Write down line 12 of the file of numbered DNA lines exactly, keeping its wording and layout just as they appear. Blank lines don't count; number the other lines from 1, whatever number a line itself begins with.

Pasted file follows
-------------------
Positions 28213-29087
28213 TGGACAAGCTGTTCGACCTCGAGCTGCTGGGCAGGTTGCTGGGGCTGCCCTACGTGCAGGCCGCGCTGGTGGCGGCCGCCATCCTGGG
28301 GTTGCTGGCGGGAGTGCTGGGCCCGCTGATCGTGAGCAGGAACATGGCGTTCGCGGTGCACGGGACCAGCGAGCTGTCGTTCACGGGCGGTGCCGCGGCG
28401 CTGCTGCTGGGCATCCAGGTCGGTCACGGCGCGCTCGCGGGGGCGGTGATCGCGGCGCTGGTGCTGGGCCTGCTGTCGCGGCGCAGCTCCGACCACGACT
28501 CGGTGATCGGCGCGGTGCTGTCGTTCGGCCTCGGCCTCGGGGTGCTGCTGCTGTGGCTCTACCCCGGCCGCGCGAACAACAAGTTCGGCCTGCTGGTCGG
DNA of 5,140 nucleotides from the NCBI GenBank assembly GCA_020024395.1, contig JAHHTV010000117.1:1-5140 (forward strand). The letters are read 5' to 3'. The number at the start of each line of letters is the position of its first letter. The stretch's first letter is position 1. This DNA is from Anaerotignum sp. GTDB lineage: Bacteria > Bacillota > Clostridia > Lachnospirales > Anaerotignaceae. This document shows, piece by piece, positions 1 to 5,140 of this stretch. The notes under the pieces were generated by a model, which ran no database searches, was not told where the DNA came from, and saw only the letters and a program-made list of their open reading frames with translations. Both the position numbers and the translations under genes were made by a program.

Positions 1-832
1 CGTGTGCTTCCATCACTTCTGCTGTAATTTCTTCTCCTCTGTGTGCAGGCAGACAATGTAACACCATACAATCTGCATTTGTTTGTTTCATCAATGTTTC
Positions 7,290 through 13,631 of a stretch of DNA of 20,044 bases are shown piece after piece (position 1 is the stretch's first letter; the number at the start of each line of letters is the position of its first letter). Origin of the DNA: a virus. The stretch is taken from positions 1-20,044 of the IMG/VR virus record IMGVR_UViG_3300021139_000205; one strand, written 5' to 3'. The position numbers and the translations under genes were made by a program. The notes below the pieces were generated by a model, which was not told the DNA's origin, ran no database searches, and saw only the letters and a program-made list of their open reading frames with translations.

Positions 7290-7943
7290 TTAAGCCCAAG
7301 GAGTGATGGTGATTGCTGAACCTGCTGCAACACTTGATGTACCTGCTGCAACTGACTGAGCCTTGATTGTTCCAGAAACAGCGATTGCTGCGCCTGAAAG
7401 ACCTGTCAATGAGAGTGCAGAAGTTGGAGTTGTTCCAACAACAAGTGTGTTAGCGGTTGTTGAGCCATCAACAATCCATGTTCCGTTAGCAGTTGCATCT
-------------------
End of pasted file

7301 GAGTGATGGTGATTGCTGAACCTGCTGCAACACTTGATGTACCTGCTGCAACTGACTGAGCCTTGATTGTTCCAGAAACAGCGATTGCTGCGCCTGAAAG